New Study Confirms that Dog Ownership Increases Longevity


New Study Confirms that Dog Ownership Increases Longevity

by: Sharon Elber


Sometimes dog ownership comes with its own stressors – fitting the vet appointment into an already busy schedule, time invested in training, cleaning up accidents, and letting go of our beloved friends, always before we are ready.

However, despite the additional responsibilities that come with having a dog in our lives, it seems that they still offer health benefits that are cumulative and significant.

A new study published in the peer-reviewed journal Circulation has confirmed previous reports that dogs may improve cardiovascular health by lowering stress levels, heart rates, and blood pressure while encouraging us to stay more active and socially engaged.

Researchers analyzed ten previous research studies, accumulating data from nearly four million participants, and found that dog ownership correlated to a whopping 24% reduction in mortality from any cause, and those who have cardiovascular health problems showing the most drastic reductions in mortality – 31%!

Making the most of dog ownership

To make the most of the health benefits of dog ownership, it is important to realize that certain activities in general may help you to make the most of your relationship. Here are a few ways to take advantage of your canine companion’s zest for life, unconditional love, and desire to engage in the simple pleasures.

1. Get More Active

Dogs benefit from exercise just as much as people. If you need a little extra motivation to go on a long walk, take a hike, go swimming, or enjoy the outdoors, then look no further than Fido who is always up for the adventure!

Is Yoga more your thing? Well, this dog owner figured out how to include her Border Collie in her yoga workout

2. Experience Play and Joy

Most of us lead hectic lives and dogs offer us a chance to reconnect with the emotions of joy, excitement, and happiness unfettered by the worries of modern life. Using positive training methods, teach your dog games such as fetch, tug, hide-and-seek, or consider joining an organized dog sport such as flyball or agility.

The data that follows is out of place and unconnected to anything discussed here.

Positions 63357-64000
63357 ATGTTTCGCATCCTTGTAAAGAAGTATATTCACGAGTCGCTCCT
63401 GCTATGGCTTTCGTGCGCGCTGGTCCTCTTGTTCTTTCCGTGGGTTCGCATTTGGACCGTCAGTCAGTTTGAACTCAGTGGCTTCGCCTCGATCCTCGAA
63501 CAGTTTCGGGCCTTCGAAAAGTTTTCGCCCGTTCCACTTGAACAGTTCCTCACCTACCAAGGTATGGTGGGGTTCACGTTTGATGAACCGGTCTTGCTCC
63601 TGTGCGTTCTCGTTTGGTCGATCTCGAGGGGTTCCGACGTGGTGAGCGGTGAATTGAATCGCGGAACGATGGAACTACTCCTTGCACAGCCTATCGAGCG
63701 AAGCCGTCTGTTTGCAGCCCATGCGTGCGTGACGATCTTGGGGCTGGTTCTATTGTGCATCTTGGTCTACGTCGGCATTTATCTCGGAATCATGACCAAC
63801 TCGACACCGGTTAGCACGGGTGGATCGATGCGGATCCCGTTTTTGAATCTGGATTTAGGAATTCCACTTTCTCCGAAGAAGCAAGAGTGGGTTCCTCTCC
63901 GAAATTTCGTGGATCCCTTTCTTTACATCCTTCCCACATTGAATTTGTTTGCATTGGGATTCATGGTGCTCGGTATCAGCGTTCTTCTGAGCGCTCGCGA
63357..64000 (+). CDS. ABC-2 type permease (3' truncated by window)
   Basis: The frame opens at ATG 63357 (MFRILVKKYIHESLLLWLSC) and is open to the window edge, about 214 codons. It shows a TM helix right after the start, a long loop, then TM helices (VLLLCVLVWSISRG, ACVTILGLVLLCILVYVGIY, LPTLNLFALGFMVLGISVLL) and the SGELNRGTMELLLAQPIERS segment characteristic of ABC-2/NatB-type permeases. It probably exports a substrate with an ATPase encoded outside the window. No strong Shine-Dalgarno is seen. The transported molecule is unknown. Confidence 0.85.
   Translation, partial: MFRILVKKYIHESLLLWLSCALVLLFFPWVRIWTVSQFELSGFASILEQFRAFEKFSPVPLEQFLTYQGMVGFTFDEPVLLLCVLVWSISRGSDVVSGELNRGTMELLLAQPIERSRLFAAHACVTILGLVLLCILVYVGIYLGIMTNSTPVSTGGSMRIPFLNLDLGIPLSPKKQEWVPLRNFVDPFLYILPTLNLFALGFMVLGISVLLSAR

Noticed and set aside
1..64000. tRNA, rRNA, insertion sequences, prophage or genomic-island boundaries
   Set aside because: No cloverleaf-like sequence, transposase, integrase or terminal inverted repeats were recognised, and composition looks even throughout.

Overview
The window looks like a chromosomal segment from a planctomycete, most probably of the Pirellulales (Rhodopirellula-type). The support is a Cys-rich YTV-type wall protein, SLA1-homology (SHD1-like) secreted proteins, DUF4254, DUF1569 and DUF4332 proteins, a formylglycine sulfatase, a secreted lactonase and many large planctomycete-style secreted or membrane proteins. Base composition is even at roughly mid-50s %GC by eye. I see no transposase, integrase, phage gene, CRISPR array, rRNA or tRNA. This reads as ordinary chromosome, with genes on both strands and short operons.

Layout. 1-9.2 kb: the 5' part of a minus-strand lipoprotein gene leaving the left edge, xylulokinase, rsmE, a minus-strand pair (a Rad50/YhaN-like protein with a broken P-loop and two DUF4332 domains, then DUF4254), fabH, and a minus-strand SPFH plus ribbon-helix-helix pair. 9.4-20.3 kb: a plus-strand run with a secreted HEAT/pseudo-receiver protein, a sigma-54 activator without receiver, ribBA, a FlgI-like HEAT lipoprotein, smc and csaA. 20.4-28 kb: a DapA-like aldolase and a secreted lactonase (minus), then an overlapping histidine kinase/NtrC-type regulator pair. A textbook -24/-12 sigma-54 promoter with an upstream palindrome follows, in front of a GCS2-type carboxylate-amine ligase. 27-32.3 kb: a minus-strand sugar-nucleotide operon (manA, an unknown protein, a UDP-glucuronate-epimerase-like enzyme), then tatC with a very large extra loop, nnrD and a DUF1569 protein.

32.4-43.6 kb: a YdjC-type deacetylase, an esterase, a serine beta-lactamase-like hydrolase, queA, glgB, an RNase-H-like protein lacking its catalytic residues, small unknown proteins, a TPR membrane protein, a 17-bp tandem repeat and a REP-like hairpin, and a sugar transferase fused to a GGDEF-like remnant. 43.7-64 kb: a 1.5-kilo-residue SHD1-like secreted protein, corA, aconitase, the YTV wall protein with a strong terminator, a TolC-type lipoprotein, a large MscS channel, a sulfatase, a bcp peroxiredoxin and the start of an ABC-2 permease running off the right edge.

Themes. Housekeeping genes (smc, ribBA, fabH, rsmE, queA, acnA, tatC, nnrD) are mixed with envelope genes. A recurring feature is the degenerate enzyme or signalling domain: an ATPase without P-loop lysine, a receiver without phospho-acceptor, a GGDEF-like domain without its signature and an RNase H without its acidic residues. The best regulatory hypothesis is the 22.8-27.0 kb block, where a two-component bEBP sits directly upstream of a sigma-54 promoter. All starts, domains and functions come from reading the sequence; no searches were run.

When we connect with our furry friends doing something they love, their positive emotions are contagious. It is one of the best ways to remind yourself that everything you need to feel joy is right in front of you.

3. Tap into Calm

If your dog is ready for some lap time, take a moment to get present with the calming energy of simply petting your dog. Pay attention to the soft feel of her fur, her slow and deep breathing, and the slowed frequency of her energetic field. Research has shown that petting a dog lowers blood pressure even more than sitting back to enjoy a good book. 

In addition, bonding with dogs may increase the release of oxytocin, according to some research. This “feel good” hormone is not only associated with positive emotions, it may also support and boost the immune system. If you're looking to thank your pet for all of the ways they benefit your life, check out our line of therapeutic dog massagers to help give them a little TLC. 

4. Connect with Other Dog Lovers

If you have ever taken your dog to the ever-increasing numbers of dog-friendly venues, then you already know that they offer a great conversation starter to meet new people. In fact, their role as a social catalyst for human interaction has actually been documented.  In fact, the social benefits of dog ownership have been noted by researchers as well, with some arguing that promoting dog-friendly communities for the elderly may offer important health benefits for seniors.

Another way to tap into the social benefits of dog ownership is to join organizations where you are likely to meet other dog lovers. For example, fostering as part of a breed rescue organization, volunteering with a local rescue group at local fundraising or adoption events, or even joining organized dog sports offer opportunities to build a social network around an issue you are passionate about – Your dog!


Sharon Elber is a professional writer and received her M.S. in Science and Technology Studies from Virginia Tech and has worked as a professional dog trainer for over 10 years.

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